Sam:  What year did you go to New York?

Charlotte:  I graduated in June 1948, and in August Paul and I moved to New York.

Sam:  What was it like to be a young actress trying to make it in New York at that time?

Charlotte:  I was just gung ho and ready to go into all the offices and look for a job, and it was the dead of August and Cloris said “Charlotte, no one is in their office in the dead of August so just relax.”  Sometime in the fall I think I got a job in a little bar called the Sawdust Trail, which was on 46th Street between Broadway and 6th Avenue.  They  paid me sixty bucks a week and I stood on the bar and sang, and then I went upstairs into the dressing room and then Teresa Brewer would come down and sing.  Teresa was 16 and I was 21.  There was a wonderful piano player, and old vaudevillians would wait on the tables and sing.  We didn’t have to mix with the customers.  Some saloons made you drink with the customers, but they treated us very nicely.  It was so exciting because I was a half a block from Broadway.

Sam:  Now initially you wanted to be a dramatic actress, but you became known as a comedian.

Charlotte:  Yes.  In college I wanted to do classical plays.  I still love to do them – Shakespeare, Chekov, O’Neal.  I wanted to be a real legitimate actor and do all the serious plays.  I really had a lot of feelings and emotions and I wanted to project them in these wonderful roles.  But when I was a sophomore, somebody said “Why don’t you try out for the musical?”  I said, “No, I only want to do drama.”  But Paul Lynde said he was going to try out for the musical, and he convinced me to go out with him.  Well I did, and I got all these wonderful sketches to do.  So I played it very seriously, and they were very well written and very funny.  So Paul and I played off of each other, and we were called Lebowski and Lynde.  There is a picture of the two of us as freshmen which Al Burton gave me, and I think it’s in the book.  Paul was very chubby at the time, and I was kind of chubby too.

Sam:  I’ve always had a real love for Paul Lynde.

Charlotte:  He was one of a kind, and he had a great sense of humor.

Sam:  One role that you originated on Broadway was the role of Mammy Yokum in Lil’ Abner.  That show has become a staple, despite the fact that the comic hasn’t been published since the 1970’s.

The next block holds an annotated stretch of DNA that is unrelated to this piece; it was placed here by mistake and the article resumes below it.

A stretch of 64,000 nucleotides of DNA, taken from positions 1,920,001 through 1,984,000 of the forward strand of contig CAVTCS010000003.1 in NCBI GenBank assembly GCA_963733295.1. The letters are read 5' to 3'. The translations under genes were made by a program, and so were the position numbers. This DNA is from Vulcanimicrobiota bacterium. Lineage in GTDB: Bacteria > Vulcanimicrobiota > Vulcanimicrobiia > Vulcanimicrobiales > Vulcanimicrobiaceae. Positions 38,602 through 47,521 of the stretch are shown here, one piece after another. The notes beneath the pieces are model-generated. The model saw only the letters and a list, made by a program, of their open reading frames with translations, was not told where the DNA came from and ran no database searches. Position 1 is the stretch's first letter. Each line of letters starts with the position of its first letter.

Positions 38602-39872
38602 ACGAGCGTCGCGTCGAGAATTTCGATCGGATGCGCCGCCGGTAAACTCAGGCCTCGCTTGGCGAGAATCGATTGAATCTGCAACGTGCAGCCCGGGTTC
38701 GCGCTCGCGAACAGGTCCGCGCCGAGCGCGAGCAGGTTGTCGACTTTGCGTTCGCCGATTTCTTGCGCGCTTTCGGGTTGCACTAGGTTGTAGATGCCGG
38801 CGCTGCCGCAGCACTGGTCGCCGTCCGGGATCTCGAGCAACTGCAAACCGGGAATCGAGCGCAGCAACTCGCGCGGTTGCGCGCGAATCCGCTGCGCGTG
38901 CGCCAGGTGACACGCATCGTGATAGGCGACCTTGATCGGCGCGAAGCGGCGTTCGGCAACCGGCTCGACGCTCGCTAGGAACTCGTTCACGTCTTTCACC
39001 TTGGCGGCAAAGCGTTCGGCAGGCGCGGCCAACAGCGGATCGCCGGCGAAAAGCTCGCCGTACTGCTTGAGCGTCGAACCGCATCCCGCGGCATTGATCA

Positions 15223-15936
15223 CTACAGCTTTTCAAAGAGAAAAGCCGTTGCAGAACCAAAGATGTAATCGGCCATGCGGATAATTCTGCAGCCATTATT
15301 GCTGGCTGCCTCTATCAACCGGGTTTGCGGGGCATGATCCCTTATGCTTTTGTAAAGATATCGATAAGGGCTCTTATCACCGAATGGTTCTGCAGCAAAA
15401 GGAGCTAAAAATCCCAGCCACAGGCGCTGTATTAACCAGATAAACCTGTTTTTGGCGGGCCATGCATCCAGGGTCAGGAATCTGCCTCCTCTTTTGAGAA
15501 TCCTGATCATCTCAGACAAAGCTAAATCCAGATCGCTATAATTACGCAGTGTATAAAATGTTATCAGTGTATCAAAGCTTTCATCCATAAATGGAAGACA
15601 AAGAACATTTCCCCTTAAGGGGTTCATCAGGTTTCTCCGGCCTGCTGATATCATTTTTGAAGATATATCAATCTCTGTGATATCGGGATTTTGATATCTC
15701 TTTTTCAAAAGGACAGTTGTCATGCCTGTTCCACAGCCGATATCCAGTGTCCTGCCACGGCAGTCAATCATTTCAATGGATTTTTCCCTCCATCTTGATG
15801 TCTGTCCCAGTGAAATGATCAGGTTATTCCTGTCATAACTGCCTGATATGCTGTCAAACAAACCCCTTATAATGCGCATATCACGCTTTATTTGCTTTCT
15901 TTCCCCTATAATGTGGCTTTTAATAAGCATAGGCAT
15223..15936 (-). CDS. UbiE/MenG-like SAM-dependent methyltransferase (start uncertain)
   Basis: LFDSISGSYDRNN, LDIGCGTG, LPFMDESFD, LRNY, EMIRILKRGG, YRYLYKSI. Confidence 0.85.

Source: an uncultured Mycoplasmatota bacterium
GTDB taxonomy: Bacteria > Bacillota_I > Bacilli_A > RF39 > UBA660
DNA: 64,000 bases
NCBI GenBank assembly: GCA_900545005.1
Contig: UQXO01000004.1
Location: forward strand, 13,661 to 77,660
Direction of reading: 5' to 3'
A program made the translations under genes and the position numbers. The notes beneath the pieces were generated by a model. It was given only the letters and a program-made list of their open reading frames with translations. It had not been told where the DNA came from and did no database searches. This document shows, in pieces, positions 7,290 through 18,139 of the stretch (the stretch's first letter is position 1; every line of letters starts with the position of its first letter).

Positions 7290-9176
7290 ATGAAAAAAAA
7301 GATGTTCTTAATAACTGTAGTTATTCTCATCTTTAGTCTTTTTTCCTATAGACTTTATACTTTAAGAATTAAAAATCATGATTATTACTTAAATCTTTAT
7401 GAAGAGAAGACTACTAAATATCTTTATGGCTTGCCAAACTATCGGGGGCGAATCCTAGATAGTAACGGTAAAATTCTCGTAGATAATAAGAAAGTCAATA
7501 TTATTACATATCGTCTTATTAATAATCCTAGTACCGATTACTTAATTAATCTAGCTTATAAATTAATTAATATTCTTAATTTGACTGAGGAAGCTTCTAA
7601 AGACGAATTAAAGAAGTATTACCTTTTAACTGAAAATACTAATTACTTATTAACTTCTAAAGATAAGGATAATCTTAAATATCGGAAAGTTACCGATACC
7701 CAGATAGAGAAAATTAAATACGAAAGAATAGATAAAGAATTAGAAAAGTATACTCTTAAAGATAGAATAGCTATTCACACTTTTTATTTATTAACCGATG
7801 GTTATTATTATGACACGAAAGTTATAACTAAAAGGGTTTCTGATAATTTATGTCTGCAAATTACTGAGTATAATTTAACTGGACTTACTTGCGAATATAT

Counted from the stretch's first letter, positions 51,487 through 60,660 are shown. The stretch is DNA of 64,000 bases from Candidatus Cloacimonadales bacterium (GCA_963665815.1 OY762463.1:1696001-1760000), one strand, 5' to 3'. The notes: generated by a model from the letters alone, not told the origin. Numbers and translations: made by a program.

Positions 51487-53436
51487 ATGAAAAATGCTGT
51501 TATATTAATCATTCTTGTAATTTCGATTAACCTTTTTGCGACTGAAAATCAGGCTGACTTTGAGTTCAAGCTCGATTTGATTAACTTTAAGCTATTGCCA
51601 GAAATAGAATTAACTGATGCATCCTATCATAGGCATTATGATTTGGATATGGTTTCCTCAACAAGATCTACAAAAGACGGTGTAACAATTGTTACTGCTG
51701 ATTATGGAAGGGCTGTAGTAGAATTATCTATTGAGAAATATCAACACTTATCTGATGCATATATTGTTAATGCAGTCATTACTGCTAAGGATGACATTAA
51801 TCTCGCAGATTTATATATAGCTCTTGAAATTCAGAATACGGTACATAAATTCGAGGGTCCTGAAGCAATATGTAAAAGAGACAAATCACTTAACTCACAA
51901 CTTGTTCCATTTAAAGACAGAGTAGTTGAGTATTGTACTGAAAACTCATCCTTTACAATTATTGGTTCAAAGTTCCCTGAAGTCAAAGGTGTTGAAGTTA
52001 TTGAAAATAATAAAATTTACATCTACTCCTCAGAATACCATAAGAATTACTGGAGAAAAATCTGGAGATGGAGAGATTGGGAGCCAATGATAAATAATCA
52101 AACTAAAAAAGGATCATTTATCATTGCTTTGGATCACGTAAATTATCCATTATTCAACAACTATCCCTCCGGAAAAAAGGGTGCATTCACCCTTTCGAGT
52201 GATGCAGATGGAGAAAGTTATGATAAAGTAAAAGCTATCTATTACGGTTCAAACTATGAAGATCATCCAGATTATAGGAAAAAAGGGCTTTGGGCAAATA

Charlotte:  Michael Kidd was the director and choreographer, and he did a wonderful job.  It was a great cast, and a very satirical show.  But I really was not interested in doing it.  Mammy Yokum is a cartoon character.  But I was the shortest person in the show.  I was 5’2 ½.

Sam:  How did you make the transition into television?

Charlotte:  Well I loved the stage, but all of a sudden in New York television came around and I started to get invited to do things.

Sam:  Were you doing a lot of the live shows?

Charlotte:  I did a lot of that, and a lot of stuff on PBS too.  Terrence McNally did this wonderful three part series for New York Television Theater that I did.  The first one was called Apple Pie with Jimmy Coco, where he was signing up for the army.  Then we did one called Bocce, and then there was one with John Becher and me called The Immovable Gordons where I played a mother on the verge of a nervous breakdown because my son was missing in action in Viet Nam.  It was very heavy duty.  We did a lot of things on public broadcasting, and then there were all these shows like US Steel and Play of the Week.  Jack Klugman and I did one where we were boyfriend and girlfriend.  He was a dear dear darling man.

Sam:  Was Car  54, Where Are You? shot in New York or Los Angeles?

Charlotte:  That was in New York.  We did that show at the Biograph Studios, which is the famous old studio in the Bronx where Mary Pickford used to do her silent films.  I used to be in awe because I thought maybe there was some dust left over from Mary Pickford’s days in that studio.  I got into Car 54, Where Are You? after doing some appearances on The Phil Silver Show.  I played in The Twitch episode where they made a bet to see how many times during my speech that I’d pull my girdle down.  Nat Hiken, who write and created The Phil Silvers Show and Car 54, Where Are You? was an amazing talent.  He should be in the hall of fame of comedy.